A rural Washington emergency dispatch center closes as 911 operator shortage persists
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When you call 911, you expect someone to answer quickly and send help. But emergency dispatchers are in short supply these days. In Washington state, a dispatch center had to close because of a lack of staff. Austin Jenkins of the Northwest News Network reports.
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AUSTIN JENKINS, BYLINE: It's the afternoon rush hour, and the pace is picking up at the Washington State Patrol's communications center in Tacoma.
UNIDENTIFIED PERSON: Nine-one-one, what's the location of your emergency?
JENKINS: Four dispatchers sit at sprawling consoles answering 911 calls...
UNIDENTIFIED PERSON: And it's just two cars involved?
JENKINS: ...And dispatching state troopers to where help is needed.
UNIDENTIFIED PERSON: OK, we're notifying troopers in the area. Thank you so much for the call.
JENKINS: The dispatchers are in perpetual motion - answering the phone, typing on their keyboards and relaying information via the police radio, all the while trying to keep callers calm.
UNIDENTIFIED PERSON: I really appreciate the patience that you've exhibited.
JENKINS: Under the best of circumstances, the role of 911 dispatcher is stressful. But these days it's especially hard. That's because, like in so many industries, there's a shortage of people willing to do the job. The Washington State Patrol currently has nearly 50 communication officer openings across the state. That's a vacancy rate approaching 40%.
JEFF HURSH: It's tough.
JENKINS: Jeff Hursh is the manager of this dispatch center.
HURSH: Right now, I think I'm down three spots that I could fill if I could find people right now. And I know we're better off than I think almost all the other centers in the state are.
JENKINS: Recently, the Washington State Patrol decided to close one of its more rural dispatch centers for lack of staff. Hursh attributes the vacancies to a combination of factors, including the disruption caused by COVID and the particular demands of being a dispatcher.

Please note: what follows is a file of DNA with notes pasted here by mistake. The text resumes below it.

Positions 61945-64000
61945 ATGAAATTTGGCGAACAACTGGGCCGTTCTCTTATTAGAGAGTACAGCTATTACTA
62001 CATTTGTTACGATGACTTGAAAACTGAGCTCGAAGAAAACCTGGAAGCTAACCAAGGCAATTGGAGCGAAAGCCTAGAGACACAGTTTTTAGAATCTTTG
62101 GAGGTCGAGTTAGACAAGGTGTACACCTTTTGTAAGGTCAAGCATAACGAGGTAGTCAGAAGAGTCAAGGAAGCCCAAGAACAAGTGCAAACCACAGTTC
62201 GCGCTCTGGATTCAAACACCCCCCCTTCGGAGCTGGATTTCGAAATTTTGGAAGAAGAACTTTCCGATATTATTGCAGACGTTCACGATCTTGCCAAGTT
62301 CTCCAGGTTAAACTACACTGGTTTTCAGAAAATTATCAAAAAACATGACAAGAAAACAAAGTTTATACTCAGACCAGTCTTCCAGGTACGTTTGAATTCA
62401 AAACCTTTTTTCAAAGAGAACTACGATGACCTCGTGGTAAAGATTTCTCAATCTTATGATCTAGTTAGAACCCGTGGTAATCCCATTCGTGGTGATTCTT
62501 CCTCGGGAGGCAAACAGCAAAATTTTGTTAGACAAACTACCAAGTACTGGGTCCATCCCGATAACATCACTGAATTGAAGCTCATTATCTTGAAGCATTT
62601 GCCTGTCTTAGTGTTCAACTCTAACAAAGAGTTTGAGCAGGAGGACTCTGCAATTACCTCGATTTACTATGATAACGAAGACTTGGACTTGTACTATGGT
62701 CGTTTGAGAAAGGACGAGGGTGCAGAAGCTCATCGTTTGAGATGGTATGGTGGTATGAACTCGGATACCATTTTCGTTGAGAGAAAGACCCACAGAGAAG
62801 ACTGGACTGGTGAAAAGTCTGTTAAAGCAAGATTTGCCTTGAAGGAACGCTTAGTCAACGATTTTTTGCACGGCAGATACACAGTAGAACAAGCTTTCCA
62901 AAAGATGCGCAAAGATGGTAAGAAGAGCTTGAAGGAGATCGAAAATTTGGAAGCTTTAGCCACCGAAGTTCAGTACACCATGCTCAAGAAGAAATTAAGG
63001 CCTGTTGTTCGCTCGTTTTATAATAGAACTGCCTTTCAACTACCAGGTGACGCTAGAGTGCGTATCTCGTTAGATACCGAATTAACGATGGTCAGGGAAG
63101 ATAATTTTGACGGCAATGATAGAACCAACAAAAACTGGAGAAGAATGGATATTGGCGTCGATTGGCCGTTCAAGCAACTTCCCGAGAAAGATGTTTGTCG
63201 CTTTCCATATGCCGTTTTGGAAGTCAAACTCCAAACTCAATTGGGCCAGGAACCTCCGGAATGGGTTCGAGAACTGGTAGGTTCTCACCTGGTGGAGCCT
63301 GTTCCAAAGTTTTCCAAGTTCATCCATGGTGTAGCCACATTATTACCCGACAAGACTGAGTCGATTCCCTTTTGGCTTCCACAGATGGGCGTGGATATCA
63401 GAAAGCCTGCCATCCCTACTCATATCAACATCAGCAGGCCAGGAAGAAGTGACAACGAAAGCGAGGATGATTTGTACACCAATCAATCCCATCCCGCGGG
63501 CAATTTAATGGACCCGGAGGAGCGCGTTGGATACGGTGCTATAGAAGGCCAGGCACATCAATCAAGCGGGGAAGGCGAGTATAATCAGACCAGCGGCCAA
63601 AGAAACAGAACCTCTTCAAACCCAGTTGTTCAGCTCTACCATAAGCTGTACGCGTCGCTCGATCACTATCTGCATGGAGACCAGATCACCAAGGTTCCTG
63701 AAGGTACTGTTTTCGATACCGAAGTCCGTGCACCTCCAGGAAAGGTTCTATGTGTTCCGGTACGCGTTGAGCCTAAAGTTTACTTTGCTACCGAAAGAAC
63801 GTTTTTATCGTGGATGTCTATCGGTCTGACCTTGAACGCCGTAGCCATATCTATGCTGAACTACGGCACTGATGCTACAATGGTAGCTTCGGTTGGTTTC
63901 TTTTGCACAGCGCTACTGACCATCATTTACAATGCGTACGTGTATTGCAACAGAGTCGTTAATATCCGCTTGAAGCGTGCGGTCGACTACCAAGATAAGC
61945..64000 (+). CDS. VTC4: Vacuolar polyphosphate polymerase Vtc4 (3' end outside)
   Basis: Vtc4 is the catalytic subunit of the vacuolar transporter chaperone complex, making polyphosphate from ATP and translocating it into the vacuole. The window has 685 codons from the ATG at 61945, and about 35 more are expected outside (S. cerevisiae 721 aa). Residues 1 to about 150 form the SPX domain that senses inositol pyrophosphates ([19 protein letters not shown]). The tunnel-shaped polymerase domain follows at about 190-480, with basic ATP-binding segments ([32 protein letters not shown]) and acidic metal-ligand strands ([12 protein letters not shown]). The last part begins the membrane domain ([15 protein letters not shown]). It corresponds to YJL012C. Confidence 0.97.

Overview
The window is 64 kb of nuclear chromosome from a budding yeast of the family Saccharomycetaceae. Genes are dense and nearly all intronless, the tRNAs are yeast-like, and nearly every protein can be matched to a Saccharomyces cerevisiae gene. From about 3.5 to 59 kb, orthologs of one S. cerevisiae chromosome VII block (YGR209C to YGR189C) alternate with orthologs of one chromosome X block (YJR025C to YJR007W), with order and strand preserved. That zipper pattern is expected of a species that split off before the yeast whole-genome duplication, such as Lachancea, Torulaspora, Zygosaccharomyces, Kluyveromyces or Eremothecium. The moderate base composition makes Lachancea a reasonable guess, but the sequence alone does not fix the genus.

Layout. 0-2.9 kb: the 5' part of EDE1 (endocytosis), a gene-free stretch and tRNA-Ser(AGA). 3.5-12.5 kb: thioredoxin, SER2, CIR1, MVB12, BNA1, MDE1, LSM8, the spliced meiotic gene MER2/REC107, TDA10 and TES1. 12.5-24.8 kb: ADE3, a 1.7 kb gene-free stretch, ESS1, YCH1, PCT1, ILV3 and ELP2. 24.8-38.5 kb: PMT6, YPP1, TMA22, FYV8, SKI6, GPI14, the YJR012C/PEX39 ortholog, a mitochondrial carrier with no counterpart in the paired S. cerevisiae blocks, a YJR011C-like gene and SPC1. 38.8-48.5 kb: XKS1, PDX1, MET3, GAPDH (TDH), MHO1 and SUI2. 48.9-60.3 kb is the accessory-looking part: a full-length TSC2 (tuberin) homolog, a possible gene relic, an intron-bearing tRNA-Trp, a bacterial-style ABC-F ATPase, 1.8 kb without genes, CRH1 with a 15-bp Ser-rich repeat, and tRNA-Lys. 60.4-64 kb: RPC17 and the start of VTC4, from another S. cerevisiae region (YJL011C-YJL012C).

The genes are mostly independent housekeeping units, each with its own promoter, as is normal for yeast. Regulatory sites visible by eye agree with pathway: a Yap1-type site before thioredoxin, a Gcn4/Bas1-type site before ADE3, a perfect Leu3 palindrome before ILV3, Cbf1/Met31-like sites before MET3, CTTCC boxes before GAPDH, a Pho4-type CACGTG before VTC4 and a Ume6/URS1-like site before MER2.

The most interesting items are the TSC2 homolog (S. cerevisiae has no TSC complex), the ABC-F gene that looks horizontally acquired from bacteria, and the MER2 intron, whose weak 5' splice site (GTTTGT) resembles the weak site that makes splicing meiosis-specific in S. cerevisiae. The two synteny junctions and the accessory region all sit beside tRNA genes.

HURSH: I think it's just the nature of the 24 hours a day, seven day a week job. It's one thing to say, I understand that when you take the job, it's another thing to be working it.
KAYLA WHITE: Nine-one-one, what's the location of your emergency?
JENKINS: That's Kayla White. With two kids at home, most weeks, she's pulling three mandatory 12-hour shifts, plus two more eight-hour days.
WHITE: We definitely need more people with for sure. It would take a lot of stress off of a lot of people.
JENKINS: This story is playing out across the country, says April Heinze of the National Emergency Number Association. Heinze says, before COVID and the so-called great resignation, there was a 15- to 20% vacancy rate among emergency dispatchers. Now she estimates it's over 30% nationally with areas where it's much higher.
APRIL HEINZE: I would say that it is close to a crisis, and in some areas it may be a crisis.
JENKINS: Heinze spoke from the exhibition floor of a bustling public safety convention, where she says there was plenty of talk about staffing shortages.
HEINZE: Part of it is educating that this is a true profession that is actually quite rewarding. By the end of the day, it is amazing how many people you help.
JENKINS: Heinze says some agencies are now offering hiring bonuses or re-evaluating pay and benefits. In the future, she says, technology may allow some calls to be handled via automation, replacing the need for so many dispatchers. While citizens rely on 911 as a lifeline, so do first responders in the field.
ANTHONY RODRIGUEZ: (Inaudible).
JENKINS: Take state trooper Anthony Rodriguez. He patrols Interstate 5 near Tacoma. His days can be busy racing from call to call. But he knows the dispatchers are under particular pressure, so much so that sometimes the troopers are asked to restrict their radio traffic. Rodriguez calls communications the backbone of the public safety system.
RODRIGUEZ: Without them, we couldn't do our job. They're behind the scenes, but they're what makes everything move forward.
JENKINS: They're also the ones who will tell trooper Rodriguez where he's needed next. For NPR News, I'm Austin Jenkins in Olympia, Wash.
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